Petra is known as the Rose Red City after the rock coloration the city is carved in to. Located in modern day Jordan, Petra was once the crossroads of trade linking the silk and spice trade routes of China and India to Mediterranean countries such as Egypt, Rome, Greece and Syria. To travel to Petra, you must walk through the Siq, or gorge. The cliff walls are over 262 feet high and the Siq is approximately 1 mile long. Once you maneuver through the Siq, the Treasury of Al-Khazneh will be the first building visitors will encounter. Inside the city you will find a massive 3,000 seat Roman style theater.

Scholars estimate Petra was created around the 6th century B.C. as the capital of the industrious Arab Nabataeans. The Nabataeans mastered the ability to control the water supply through the use of dams and water conduits resulting in an artificial oasis. With their knowledge, they were able to survive through long droughts. The Nabataean people were able to fend off multiple attacks until the Roman Empire took control of the city around 100 A.D. During the Roman control, the city began to deteriorate as the Romans changed the trade routes away from Petra to more sea based trade routes. It was populated during the Byzantine period, but continued to deteriorate as the Romans shifted their interests to Constantinople. An earthquake shook Petra around 363 A.D., destroying many of the buildings and the water system.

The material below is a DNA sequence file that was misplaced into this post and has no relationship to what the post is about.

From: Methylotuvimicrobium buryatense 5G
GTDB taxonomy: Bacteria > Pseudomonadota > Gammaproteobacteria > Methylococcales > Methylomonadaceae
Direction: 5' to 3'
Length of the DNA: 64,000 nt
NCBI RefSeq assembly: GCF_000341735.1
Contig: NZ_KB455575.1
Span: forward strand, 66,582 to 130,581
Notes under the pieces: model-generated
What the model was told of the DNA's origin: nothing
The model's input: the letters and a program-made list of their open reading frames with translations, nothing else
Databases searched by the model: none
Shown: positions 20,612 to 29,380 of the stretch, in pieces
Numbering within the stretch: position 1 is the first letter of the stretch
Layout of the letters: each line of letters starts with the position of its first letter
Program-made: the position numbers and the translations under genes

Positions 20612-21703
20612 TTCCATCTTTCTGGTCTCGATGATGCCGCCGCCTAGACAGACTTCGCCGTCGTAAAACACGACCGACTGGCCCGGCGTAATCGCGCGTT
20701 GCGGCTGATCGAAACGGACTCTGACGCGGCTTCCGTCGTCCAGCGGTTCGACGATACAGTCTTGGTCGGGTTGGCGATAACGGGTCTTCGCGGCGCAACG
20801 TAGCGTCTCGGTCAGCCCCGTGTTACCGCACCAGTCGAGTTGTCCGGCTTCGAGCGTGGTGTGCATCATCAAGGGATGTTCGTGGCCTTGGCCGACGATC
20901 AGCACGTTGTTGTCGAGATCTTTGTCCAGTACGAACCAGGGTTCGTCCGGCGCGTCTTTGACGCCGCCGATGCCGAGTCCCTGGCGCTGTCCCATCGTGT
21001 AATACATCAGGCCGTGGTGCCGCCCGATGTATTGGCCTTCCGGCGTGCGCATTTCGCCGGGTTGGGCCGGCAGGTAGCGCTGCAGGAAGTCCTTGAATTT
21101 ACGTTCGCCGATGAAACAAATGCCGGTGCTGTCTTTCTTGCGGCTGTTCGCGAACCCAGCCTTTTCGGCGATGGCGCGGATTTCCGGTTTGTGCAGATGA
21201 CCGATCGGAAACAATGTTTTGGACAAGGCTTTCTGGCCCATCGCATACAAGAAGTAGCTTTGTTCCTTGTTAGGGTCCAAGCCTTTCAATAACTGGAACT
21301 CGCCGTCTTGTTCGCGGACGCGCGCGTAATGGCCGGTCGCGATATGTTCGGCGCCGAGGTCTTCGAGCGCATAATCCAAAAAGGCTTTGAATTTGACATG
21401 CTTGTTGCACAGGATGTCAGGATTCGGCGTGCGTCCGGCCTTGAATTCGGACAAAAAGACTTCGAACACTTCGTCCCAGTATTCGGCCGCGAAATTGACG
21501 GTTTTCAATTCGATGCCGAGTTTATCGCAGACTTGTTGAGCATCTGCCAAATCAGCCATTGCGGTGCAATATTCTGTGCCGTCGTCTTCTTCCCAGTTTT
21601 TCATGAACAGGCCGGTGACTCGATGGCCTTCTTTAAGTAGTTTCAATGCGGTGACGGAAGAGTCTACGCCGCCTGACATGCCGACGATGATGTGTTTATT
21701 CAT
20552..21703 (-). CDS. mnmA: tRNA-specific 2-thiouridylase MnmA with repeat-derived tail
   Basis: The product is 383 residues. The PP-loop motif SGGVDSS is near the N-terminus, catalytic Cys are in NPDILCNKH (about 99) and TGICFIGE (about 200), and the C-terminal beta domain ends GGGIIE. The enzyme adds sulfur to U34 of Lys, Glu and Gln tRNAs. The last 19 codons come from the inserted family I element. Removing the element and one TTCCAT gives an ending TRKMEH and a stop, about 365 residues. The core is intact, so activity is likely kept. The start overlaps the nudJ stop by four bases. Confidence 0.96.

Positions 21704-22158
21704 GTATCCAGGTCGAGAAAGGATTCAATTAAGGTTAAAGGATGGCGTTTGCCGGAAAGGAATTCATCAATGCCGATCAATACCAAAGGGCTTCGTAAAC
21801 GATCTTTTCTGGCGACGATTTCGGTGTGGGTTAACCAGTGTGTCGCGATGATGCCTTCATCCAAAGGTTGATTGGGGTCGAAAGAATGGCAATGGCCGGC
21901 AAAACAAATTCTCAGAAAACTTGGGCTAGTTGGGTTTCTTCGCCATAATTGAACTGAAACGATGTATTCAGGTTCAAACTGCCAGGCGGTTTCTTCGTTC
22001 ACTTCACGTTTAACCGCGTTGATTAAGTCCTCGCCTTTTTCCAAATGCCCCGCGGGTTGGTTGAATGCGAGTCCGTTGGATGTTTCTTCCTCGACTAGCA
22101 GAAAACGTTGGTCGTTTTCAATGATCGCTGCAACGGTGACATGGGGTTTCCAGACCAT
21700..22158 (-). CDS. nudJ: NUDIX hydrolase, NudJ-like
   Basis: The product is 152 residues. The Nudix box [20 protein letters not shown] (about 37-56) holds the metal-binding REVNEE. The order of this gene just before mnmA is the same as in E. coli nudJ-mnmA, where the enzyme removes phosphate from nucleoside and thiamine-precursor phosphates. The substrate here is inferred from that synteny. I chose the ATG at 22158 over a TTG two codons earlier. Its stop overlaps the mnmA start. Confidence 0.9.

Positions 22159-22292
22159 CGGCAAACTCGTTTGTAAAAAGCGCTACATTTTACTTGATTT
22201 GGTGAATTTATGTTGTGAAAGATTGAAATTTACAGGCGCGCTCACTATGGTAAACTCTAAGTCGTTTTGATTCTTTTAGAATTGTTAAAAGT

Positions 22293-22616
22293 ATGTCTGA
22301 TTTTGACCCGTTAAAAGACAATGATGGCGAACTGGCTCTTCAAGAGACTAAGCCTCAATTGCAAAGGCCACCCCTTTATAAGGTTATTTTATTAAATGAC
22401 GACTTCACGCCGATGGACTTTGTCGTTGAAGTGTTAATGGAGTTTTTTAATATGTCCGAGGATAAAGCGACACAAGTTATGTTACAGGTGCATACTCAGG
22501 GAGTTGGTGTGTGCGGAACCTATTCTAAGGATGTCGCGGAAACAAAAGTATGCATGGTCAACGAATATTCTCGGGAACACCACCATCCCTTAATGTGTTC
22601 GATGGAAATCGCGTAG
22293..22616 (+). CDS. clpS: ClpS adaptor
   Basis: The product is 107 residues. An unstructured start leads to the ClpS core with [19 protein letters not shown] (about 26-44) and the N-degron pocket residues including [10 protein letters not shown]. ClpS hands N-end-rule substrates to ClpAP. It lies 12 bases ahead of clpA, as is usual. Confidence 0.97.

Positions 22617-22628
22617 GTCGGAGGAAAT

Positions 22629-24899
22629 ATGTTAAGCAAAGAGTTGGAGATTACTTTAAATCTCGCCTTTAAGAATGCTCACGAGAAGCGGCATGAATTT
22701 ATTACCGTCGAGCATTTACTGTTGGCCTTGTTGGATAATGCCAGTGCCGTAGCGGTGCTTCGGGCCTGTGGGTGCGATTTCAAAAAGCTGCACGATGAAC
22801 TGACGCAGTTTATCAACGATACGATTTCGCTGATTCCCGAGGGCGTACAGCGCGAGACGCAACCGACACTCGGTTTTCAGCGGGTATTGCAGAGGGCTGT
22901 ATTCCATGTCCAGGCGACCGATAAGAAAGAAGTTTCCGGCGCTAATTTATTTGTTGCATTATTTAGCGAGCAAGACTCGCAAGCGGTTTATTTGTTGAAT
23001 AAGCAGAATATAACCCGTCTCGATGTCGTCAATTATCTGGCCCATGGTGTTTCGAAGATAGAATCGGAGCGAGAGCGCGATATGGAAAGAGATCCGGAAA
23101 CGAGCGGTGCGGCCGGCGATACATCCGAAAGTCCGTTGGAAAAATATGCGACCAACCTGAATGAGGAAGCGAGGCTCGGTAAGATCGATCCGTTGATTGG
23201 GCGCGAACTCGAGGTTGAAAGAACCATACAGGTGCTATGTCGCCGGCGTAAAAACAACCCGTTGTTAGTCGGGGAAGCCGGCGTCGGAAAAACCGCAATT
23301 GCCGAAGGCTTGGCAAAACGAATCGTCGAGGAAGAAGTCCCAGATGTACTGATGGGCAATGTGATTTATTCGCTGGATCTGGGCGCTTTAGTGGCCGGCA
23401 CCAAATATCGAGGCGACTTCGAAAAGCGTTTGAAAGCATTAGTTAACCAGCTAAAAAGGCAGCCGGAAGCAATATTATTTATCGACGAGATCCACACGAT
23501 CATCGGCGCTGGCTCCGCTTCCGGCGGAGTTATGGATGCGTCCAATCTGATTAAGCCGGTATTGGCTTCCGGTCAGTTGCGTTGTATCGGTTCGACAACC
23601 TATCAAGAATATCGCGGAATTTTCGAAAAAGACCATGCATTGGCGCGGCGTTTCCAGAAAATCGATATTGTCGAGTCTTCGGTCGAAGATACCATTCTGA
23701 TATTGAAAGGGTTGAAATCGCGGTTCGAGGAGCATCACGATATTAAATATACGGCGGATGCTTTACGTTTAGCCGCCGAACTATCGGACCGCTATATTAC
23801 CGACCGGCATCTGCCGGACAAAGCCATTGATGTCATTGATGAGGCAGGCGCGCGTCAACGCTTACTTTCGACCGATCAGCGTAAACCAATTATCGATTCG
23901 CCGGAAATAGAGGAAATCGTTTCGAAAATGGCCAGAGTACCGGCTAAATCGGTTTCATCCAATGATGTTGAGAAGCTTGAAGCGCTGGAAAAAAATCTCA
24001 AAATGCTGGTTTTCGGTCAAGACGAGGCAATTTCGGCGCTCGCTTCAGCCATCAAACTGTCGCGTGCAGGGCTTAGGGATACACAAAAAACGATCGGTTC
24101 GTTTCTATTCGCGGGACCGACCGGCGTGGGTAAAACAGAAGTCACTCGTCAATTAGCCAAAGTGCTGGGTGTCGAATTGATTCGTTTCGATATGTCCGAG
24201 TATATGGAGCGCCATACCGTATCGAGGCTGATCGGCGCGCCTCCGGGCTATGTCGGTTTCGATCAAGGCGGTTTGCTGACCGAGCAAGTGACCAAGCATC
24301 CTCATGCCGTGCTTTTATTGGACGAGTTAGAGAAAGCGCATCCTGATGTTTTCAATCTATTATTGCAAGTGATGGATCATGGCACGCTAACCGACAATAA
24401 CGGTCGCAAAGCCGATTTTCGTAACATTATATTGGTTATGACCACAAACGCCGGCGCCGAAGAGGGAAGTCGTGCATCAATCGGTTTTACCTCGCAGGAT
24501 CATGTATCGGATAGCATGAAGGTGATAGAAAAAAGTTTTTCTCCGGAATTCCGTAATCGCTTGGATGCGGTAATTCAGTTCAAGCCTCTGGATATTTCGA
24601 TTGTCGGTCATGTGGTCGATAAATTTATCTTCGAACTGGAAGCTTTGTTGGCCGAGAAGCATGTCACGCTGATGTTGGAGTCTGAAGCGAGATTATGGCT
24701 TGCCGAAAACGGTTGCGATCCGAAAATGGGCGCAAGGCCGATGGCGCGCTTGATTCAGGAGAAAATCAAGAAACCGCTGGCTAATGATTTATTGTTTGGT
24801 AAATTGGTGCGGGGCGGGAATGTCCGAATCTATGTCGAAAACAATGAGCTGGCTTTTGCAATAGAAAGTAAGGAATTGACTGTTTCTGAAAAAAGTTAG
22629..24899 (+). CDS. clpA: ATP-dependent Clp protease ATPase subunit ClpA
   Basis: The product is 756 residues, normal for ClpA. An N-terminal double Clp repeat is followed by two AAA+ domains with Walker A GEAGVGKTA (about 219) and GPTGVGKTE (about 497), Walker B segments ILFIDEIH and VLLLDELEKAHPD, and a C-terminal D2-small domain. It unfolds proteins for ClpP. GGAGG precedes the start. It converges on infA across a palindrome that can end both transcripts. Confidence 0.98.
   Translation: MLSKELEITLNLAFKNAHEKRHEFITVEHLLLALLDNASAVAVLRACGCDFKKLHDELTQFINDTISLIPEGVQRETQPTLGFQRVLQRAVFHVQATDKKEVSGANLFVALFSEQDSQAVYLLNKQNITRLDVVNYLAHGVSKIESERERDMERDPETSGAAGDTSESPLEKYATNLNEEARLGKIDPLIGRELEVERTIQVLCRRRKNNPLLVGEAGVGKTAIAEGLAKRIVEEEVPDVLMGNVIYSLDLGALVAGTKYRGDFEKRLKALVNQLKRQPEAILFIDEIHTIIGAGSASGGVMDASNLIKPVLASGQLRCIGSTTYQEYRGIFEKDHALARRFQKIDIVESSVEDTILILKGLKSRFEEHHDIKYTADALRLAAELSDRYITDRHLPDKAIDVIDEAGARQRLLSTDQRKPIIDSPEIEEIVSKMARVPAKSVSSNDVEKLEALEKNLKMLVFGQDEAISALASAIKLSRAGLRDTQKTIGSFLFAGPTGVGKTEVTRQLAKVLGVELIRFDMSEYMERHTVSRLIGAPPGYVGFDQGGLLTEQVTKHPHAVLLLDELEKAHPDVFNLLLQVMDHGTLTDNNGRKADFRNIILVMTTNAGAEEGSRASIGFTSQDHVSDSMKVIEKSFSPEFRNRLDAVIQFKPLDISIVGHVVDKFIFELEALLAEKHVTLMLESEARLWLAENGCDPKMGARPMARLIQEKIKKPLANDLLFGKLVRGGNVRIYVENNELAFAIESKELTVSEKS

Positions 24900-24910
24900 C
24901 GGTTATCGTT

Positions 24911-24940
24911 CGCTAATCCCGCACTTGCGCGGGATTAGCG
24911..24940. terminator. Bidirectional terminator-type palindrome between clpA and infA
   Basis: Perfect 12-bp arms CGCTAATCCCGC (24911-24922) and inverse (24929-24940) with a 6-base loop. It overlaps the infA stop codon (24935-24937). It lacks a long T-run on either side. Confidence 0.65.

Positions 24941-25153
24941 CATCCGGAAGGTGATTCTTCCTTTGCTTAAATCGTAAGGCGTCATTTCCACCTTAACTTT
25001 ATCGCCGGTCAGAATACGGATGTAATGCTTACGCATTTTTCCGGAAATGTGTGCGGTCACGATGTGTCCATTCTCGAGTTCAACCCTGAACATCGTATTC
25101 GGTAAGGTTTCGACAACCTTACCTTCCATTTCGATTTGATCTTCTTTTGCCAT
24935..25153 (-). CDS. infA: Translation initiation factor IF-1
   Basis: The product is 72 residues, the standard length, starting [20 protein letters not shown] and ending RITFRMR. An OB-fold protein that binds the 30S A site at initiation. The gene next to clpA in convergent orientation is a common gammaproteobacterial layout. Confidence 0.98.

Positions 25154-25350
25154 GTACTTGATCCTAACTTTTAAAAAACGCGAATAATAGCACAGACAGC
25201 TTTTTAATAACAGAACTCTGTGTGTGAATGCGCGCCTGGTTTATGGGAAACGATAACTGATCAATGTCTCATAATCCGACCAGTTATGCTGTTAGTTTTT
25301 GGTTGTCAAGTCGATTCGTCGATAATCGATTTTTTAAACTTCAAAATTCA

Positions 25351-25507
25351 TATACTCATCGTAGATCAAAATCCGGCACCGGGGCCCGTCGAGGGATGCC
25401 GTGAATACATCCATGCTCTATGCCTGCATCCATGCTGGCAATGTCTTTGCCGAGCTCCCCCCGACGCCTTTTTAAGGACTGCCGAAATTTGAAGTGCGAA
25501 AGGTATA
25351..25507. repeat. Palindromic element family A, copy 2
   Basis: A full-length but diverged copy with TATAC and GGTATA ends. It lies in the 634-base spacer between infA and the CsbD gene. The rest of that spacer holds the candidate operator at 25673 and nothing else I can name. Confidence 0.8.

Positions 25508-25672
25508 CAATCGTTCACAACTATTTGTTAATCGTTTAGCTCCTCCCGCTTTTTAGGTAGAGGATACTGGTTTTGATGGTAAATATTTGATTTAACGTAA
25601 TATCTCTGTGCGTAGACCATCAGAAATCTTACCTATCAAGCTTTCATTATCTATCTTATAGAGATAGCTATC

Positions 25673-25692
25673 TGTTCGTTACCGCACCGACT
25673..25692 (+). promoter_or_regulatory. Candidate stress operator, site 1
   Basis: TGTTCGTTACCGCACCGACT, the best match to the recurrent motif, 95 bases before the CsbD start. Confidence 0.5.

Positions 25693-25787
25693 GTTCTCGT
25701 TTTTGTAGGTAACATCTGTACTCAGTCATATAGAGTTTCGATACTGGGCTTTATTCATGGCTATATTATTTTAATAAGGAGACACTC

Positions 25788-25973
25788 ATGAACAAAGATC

A fort was built by the Crusaders, but lack of use caused them to abandon it soon after. Petra received tourists during the middle ages along with Sultan Baibars of Egypt toward the end of the 13th century. After the middle ages, the city was turned over to the local people until 1812, when Johann Ludwig Burckhardt, a swiss explorer, rediscovered the city.

Petra was appeared in more than one movie, but the most famous was Indiana Jones and the Last Crusade. Today, Petra is visited by more than 580,000 people a year. Due to flooding, Petra is endanger of falling into even more ruin from constant erosion.

quick facts & figures

Construction Start: 6 BC

Constructed By: Nabataeans

Rediscovered in: 1812

Rediscovered By: Johann Ludwig Burckhardt

Siq Wall Height: 262′

Annual Tourism: 580,000